The Independent Student Newspaper of St. John's University

The Torch

The Independent Student Newspaper of St. John's University

The Torch

The Independent Student Newspaper of St. John's University

The Torch

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Text messaging used to close school

St. John’s University decides early in the morning whether or not to close school due to inclement weather, and Feb. 22 was no different.

Due to several inches of snow on the ground, all St. John’s campuses were closed for the day. Students were alerted through the emergency text message and voicemail systems.

According to the St. John’s Web site, “During periods of inclement weather, the process to decide whether to close begins early in the morning. At about 4:30 a.m., Denise Vencak, Executive Director of Public Safety and Risk Management, consults with representatives at each campus to assess conditions.”

Then, the information is relayed to Provost Dr. Julia Upton and Dr.James Pellow, who asses the weather conditions of all campuses and the various activities that are scheduled for the day.

The Web site stated, “A decision is reached, typically, between 5:00 a.m. and 5:30 a.m. If the University is closing, that decision is forwarded to Dominic Scianna, director of Media Relations, for public dissemination in local media.”
Many students, however, felt that the text messages were overused.

Commuter Jessica Sampson said, “I was annoyed at the [five] text messages and the phone calls early in the morning since I don’t wake up until 10:30.” She added, “One of my classes had already been cancelled anyway.”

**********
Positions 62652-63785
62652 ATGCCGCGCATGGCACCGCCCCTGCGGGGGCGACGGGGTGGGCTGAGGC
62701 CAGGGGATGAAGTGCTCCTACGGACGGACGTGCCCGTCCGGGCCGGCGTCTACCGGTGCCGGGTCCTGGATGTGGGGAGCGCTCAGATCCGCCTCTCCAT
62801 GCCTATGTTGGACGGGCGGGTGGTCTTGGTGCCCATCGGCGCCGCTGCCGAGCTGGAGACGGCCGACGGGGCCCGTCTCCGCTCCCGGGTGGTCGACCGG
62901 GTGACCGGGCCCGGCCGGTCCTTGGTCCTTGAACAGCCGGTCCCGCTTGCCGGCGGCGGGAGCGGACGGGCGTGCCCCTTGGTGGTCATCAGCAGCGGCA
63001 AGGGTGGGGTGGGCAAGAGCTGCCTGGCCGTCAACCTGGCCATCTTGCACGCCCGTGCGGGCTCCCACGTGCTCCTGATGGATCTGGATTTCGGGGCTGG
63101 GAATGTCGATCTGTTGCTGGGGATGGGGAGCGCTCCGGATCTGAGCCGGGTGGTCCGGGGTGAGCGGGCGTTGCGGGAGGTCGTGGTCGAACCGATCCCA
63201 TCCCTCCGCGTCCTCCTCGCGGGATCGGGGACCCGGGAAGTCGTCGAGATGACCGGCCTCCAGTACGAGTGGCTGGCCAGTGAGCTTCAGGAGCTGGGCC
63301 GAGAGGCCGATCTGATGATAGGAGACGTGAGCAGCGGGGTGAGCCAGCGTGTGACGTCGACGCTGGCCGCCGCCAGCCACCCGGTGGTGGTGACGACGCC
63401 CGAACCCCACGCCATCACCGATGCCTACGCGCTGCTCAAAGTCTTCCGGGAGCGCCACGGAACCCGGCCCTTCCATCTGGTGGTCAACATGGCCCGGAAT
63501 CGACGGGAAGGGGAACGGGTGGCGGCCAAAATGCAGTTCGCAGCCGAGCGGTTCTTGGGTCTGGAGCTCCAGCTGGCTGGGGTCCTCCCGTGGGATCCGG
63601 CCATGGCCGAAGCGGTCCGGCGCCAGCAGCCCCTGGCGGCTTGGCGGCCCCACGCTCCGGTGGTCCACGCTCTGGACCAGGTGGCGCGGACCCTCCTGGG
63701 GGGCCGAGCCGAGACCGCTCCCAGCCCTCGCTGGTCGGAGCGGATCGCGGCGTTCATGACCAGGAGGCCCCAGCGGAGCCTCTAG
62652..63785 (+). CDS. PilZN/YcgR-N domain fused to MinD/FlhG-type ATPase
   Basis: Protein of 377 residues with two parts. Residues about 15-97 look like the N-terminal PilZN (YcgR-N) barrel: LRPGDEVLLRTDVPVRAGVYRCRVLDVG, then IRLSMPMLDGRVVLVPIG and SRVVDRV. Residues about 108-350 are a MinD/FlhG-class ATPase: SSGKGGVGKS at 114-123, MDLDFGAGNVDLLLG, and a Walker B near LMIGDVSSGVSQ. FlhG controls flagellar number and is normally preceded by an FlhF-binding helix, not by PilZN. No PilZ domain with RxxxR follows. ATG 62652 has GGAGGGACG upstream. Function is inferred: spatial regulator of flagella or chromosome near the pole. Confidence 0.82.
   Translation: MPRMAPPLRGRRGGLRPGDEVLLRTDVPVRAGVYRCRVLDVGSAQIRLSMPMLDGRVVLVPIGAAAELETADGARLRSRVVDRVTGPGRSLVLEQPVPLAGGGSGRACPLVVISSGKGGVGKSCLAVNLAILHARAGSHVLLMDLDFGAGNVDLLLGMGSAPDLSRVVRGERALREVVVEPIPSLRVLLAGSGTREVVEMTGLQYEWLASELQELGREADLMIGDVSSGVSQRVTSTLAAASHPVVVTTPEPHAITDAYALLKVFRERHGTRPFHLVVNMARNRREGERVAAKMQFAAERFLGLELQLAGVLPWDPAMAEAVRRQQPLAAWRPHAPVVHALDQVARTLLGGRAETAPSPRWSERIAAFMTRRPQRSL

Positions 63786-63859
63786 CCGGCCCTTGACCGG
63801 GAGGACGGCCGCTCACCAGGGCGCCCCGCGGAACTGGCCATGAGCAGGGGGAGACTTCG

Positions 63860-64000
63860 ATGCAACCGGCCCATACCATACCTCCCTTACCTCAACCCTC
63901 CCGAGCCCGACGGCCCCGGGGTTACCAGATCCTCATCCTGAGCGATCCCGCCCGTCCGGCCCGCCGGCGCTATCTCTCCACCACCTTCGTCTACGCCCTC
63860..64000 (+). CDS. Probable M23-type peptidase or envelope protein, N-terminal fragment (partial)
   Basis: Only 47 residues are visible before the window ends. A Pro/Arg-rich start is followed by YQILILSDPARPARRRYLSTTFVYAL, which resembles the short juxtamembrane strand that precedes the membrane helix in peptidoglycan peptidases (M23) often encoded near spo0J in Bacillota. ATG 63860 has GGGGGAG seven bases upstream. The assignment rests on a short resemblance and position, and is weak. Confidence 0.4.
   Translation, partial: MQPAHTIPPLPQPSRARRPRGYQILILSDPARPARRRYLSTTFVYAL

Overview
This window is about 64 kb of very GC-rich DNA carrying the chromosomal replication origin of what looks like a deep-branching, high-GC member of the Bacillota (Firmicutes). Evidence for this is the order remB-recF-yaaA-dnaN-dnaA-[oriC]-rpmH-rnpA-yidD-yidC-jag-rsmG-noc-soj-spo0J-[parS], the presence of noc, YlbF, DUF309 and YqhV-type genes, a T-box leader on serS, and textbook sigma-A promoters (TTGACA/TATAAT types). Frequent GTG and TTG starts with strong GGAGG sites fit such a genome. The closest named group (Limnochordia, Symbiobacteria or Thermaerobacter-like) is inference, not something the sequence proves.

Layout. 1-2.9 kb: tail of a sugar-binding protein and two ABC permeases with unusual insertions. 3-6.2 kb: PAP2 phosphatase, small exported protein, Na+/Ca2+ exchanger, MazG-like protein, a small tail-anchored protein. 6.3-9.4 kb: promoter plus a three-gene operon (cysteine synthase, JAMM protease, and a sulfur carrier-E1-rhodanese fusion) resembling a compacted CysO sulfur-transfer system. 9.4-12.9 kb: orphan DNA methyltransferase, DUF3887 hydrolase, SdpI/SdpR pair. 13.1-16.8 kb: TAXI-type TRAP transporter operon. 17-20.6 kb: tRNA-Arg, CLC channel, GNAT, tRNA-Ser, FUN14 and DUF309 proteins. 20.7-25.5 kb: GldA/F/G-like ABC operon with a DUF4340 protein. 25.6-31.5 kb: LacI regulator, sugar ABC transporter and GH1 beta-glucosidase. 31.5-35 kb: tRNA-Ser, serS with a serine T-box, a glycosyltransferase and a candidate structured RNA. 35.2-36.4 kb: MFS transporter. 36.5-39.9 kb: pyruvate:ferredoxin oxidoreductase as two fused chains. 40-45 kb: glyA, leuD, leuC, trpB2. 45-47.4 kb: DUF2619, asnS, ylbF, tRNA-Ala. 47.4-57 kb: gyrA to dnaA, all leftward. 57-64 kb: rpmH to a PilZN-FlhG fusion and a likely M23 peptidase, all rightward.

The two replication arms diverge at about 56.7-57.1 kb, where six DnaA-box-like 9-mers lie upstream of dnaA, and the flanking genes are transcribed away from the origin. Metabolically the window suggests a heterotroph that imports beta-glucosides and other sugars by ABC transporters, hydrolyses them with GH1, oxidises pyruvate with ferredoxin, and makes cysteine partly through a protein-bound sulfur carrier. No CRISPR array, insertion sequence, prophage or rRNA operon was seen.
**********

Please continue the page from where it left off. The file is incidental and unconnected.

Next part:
Dominic Scianna, head of media relations, said that the text messaging program was “very effective.”

“We have had success with the program since its inception at the beginning of the school year… the message was sent twice, inadvertently, but well in advance to students faculty, and administrators to give them the information on the closing.”
Students also had mixed reactions to school being cancelled.

Student Michelle Wiltz, who dorms on campus, was happy to receive the messages on the morning.

“I was excited because I wanted to build a snowman and I have never built one before.”
She added that her day also involved staying indoors and playing Rock Band in her dorm. But even though she stayed inside, Wiltz said that she would “definitely like to have another snow day.”

Anasthasia Nguyen, who also dorms on campus, said that she found out through her roommate, who received the messages.

“I was doing [school] work in the morning,” she said. “It didn’t make a difference because I still had [a lot] of work to do.”
However, Nguyen, who is from California, dislikes the winter weather.

“I’m not used to the snow because I am from a part of California that doesn’t snow,” she said. “I’m used to going outside in shorts and not being cold. But I can’t do that anymore.”

She added it was her fourth time experiencing snow while living in
New York and it is still hard to get
used to.

Similarly, Sergey Kalantarov, who is a commuter, took advantage of the day to get some studying done. Having an exam scheduled that day, he said, “I would have felt better to get it [exam] over
with instead of waiting a whole week.”

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